Somalia’s lone female presidential candidate mulls Finland’s “failed integration policies”


Somali-Finn Fadumo Dayib is looking to make history by becoming Somalia’s first female president. Dayib, who holds masters’ degrees in health care, public health and public administration, is currently a PhD researcher at University of Helsinki. She recently spoke with Yle News about the heated debate arising from anti-multicultural statements by Finns Party MP Olli Immonen, what she calls Finland’s failed integration policies and its flawed discourse about migrants.faduma-dayibThe recent rumblings over comments by Finns Party MP Olli Immonen calling for a fight against multiculturalism weren’t lost on researcher Fadumo Dayib, a candidate in Somalia’s presidential election. Dayib told Yle News that xenophobic rhetoric is part and parcel of the nationalistic party’s stock in trade.

“If migrants were to leave, Immonen and the True Finns would have no traction in Finnish politics. They came into office on xenophobic rhetoric. This is their business. It puts bread on their table. Their affiliation with hate forums, Nazi groups and bigotry is common knowledge and highly alarming,” she said.

The mother of four added that the recent riot in Jyväskylä that led to a violent assault was the direct result of Immonen’s incitement. She cautioned that additional incidents could occur if the government doesn’t take a strong stand against similar provocative discourse.

“I believe that the fact Immonen is an MP and that he’s making such irresponsible statements have legitimately opened the doors for hate crimes. I believe that if the government does not take a strong stance on this, that the peaceful Finland we know will be but a distant memory,” she remarked.

Dayib called on the party leadership to step up and rid itself of unruly elements like Immonen.

More Finns than migrants benefit from integration programmes

The researcher argues that a sense of identity is crucial for immigrants growing up in Finland. As such, she says the society needs to focus on integration rather than assimilation. However she said that the process of integration is being hindered by inefficient government policies and programmes overwhelmingly designed and run by Finns.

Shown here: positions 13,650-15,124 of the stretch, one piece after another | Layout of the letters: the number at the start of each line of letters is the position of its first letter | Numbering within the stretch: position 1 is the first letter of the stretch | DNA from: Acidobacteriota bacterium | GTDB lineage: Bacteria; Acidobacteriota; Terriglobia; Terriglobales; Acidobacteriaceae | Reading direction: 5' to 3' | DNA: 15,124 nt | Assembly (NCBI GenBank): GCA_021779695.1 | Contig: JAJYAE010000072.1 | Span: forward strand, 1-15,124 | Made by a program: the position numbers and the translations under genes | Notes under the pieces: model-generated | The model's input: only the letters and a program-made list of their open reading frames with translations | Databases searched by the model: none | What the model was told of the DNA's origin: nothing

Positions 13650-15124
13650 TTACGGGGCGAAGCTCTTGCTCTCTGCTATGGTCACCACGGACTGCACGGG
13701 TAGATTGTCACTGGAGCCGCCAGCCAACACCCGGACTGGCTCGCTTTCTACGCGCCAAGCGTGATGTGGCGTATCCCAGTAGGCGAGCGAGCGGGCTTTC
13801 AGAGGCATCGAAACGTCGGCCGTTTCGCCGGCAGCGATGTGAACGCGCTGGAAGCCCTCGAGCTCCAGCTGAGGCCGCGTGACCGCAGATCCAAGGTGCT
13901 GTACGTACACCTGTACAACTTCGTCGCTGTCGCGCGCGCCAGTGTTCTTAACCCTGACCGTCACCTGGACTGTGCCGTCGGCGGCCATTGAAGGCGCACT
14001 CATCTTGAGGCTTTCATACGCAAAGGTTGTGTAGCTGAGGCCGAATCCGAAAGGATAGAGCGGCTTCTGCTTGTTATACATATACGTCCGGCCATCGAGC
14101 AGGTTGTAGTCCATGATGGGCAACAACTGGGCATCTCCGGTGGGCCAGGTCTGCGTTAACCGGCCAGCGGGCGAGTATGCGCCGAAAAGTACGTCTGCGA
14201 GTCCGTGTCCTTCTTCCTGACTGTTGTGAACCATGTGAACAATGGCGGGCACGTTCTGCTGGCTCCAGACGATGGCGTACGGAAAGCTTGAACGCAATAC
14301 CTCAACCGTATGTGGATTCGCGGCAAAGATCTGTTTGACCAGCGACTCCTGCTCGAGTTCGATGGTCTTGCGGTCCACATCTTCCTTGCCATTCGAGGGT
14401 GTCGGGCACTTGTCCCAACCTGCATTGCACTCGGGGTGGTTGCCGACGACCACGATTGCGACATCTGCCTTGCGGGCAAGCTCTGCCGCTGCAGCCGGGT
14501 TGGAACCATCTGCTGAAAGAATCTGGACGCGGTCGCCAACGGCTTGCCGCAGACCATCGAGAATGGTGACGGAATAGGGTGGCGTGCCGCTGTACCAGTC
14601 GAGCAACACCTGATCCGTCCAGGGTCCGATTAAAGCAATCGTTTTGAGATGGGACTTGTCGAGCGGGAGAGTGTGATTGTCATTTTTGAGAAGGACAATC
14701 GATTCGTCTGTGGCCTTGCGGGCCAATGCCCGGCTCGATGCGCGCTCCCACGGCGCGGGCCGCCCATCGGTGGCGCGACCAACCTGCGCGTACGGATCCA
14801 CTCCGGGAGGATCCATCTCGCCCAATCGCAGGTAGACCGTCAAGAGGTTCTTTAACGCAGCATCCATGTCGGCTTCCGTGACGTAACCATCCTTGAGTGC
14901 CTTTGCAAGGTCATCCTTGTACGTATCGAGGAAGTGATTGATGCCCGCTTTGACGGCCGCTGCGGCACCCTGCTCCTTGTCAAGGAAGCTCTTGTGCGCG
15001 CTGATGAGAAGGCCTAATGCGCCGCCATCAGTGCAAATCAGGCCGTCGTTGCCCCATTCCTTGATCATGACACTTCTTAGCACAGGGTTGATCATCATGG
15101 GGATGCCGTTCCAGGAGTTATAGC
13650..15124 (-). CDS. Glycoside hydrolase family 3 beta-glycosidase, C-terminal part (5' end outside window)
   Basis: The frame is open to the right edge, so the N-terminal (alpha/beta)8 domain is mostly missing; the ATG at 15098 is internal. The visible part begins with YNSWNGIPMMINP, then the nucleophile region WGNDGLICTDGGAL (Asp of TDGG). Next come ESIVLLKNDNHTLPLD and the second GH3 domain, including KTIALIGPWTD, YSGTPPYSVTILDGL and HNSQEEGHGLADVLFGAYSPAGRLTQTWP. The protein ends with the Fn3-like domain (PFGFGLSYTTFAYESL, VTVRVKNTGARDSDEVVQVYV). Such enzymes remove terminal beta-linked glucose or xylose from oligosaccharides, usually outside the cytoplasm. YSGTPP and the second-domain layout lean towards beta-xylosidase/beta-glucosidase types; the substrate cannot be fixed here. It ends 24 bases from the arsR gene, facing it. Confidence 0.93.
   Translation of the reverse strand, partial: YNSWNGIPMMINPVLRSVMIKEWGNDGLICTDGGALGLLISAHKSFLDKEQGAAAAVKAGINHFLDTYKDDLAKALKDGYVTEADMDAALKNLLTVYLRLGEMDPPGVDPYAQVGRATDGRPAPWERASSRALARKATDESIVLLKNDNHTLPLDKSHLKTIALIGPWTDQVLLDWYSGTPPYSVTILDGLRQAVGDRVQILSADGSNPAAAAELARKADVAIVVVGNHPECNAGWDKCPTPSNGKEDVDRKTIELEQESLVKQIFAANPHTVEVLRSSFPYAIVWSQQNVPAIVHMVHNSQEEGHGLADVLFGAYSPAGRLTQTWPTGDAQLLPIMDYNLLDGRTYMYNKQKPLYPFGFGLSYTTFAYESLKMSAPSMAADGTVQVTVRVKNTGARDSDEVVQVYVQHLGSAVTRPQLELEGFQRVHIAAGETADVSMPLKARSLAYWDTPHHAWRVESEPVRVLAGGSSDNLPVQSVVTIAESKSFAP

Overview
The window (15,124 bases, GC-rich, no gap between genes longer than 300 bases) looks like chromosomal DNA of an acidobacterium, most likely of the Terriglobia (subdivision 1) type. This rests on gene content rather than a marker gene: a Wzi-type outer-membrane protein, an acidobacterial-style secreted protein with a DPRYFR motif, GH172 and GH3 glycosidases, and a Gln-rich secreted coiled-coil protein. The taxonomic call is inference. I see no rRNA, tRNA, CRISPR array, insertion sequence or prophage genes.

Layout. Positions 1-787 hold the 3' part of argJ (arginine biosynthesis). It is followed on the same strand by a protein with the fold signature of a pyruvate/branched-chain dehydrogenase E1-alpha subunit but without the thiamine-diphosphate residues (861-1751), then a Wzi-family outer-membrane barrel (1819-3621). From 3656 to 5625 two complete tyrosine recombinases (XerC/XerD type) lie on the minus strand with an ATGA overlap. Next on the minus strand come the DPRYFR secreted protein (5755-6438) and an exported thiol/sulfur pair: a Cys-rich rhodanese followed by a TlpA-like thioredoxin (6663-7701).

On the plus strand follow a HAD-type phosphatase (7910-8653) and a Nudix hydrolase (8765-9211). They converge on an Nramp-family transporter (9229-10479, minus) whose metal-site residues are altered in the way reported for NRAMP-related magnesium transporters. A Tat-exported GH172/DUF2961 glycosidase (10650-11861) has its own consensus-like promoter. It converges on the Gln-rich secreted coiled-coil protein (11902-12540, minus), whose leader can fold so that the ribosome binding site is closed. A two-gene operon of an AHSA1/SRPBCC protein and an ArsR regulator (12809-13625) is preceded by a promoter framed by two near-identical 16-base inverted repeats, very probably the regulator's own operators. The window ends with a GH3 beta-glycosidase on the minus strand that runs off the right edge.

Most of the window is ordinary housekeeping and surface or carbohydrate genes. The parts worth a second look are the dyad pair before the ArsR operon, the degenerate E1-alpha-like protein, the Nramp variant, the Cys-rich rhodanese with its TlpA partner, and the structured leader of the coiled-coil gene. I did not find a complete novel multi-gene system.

“Nowadays integration has become a million-euro business. People have their own projects without measurable impact and the majority of those who benefit are Finns, not migrants.”

The former UN worker called for greater accountability from ongoing integration programmes to ensure that government spending is warranted.

“We are rehashing the same integration policies year in, year out, yet we see they haven’t yielded results. Why should government spend this money on something that’s not productive? We need to go back to the drawing board instead of blaming migrants for these failed policies.”

Dayib declared that the best way to help migrants integrate is to give them jobs and teach them the language. However she noted that the current system doesn’t give them the opportunity to be productive citizens.

“There’s a condescending way of looking at people to say they’re not capable of being productive citizens. The system allows one to be on welfare for 20 years. No one wants to be on welfare. People want to be appreciated, respected, self-sufficient, productive,” she stated.

“It is a myth that people want to live off the system. This is a certain rhetoric used by some politicians, but no one wants to be on welfare. Integration policies have failed. We need to re-evaluate the system,” the recent Harvard graduate added.

Finland should honour international agreements

Dayib also referenced the recent political debate over accepting transfer refugees from other European states in the wake of a record number of refugee crossings over the Mediterranean this year. She called on the Finnish government to honour its commitments to international agreements and to develop a comprehensive policy for refugees and integration.

“This thing of looking at human beings as numbers is really shocking. More than a million Finns have gone abroad as economic refugees; no one keeps track of that. They’re going abroad because they can’t find jobs. Ultimately no one wants to leave their country, they’re forced to. Finland should do what they signed up to,” she said.

Dayib charged that the failure of Finnish integration policies are reflected in the Tapanila case, in which four young men with migrant backgrounds were given suspended prison sentences for rape.

“If you don’t give people the tools you have no right to demand anything from them. The fact that you gave me the opportunity to be in Finland isn’t the end, it should be the beginning. That’s where the work starts,” she observed.

Dayib noted though, that following the incident she had been targeted for what some saw as a lenient stance on the rape case. However she stressed that she did not condone the act.

“What I find shocking is for a Finnish judge to say that what happened was a mild form of rape. How can you use the words mild and rape in the same sentence?”

The intrepid activist said little had materialised despite political rhetoric about integration spouted over the past 25 years. She called for comprehensive integration programmes that would teach migrants not only the Finnish language, but how Finnish society functions, including its values and principles. This she said, would take upwards of one year.

She also called for politicians and groups that use xenophobic rhetoric to move away from a culture of ascribing blame toward finding solutions to the problems the country now faces.



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